Fore the kids
It’s a picturesque Vail Valley day. A group of local kids decides to play golf. “Look any direction and you see a golf course,” says one of them. “We’ll be able to play somewhere.” A few phone calls, however, reveals the reality of Eagle County’s golf situation: a lot of courses offering relatively limited public access. The hopeful golfers’ plans are thwarted by expensive green fees and over-booked courses. But there is hope for the aspiring youth golfer.The Vail Valley Junior Golf Association (VVJGA) is offering unprecedented course access and instruction to the valley’s youths for just $100. Each participant is given the opportunity to play at a new course nearly every week.The program was created three years ago by three local professionals (Brock Sloan, Darren Szot, and Ed Marzoc) to provide the opportunity for youths to learn the game of golf and compete. “We just want to promote the game and get kids involved,” explains Szot.And VVJGA is doing just that. The program has grown from 130 to 200 aspiring players and features events at nearly every Vail Valley golf venue. “There’s been a lot of support from the community,” says Szot. “Professionals have been willing to volunteer, and the local courses have been very cooperative.”The VVJGA is divided into competitive and instructional divisions. Younger, less experienced players, are provided a weekly clinic to develop a foundation of skills. “The instruction is great,” explains Szot. “We try to maintain a 3-1 student-to-teacher ratio, which provides a lot individual attention.”Once the players are ready for the course, they’re guaranteed an appropriate level of competition by VVJGA’s ability-based flight system. Each player is put into a group based on average scoring, so less advanced players can still be competitive. But as the players say, VVJGA is really about fun.Keith Denton, a 16-year-old in the most advanced ability group, explains that “[the players] are out there to have fun. The kids don’t get mad or overly competitive. We’re just happy to be out there playing.”The younger competitors feel the same way. Jens Kjesbo, 12, wanted to take up the game of golf because his mom, dad, and brother play. He explains that “VVJGA allowed him to enjoy learning the life-time sport with a lot of different kids. I’ve had a lot of fun and improved.”Szot says his “main goal for the program in the future is to continue to improve the experience of its participants.”For more information on the Vail Valley Junior Golf Associaiton, call Darren Szot at the Cordillera Summit Course at 926-5300.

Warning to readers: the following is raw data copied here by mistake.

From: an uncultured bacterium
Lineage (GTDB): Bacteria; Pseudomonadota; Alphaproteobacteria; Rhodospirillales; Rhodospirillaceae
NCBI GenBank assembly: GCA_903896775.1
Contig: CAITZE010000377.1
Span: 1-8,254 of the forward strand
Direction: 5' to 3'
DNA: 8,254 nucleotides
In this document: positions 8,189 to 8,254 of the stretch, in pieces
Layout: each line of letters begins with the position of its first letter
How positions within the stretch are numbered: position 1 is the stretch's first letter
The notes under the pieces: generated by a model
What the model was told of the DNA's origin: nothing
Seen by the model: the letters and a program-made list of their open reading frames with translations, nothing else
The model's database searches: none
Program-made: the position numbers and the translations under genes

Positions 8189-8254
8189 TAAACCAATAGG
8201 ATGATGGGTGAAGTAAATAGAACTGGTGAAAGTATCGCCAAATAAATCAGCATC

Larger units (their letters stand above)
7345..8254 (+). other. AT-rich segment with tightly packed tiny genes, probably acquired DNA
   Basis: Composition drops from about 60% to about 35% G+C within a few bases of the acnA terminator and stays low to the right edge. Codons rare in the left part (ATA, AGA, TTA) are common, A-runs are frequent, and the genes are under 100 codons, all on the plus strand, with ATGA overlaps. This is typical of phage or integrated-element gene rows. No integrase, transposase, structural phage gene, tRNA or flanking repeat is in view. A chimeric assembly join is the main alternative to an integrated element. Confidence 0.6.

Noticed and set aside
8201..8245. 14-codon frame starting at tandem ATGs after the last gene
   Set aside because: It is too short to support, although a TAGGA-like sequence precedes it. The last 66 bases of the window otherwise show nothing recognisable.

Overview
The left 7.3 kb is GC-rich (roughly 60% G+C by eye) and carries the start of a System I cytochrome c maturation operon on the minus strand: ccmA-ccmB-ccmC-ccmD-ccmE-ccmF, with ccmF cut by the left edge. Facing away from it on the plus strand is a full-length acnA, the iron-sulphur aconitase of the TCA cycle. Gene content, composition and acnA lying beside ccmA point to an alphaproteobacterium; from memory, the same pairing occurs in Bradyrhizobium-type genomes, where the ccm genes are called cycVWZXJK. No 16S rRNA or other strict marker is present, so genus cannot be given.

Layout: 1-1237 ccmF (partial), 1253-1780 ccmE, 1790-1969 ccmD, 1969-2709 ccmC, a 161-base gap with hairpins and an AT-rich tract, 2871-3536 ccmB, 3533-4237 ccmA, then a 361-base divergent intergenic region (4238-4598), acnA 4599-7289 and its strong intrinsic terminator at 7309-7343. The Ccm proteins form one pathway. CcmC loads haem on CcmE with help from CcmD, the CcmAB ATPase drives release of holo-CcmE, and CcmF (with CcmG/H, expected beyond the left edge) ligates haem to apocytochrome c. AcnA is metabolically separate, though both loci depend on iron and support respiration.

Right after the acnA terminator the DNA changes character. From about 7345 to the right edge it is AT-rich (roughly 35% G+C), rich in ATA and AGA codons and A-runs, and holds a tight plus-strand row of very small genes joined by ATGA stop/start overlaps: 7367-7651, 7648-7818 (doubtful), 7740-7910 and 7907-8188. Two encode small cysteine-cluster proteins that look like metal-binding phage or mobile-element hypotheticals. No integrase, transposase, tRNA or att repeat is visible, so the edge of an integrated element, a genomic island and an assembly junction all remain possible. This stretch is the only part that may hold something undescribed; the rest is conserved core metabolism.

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Vail’s updated plans regarding the state guidelines and isolation housing requirements is one of several pieces of information guests are waiting on heading into the 2020-21 season.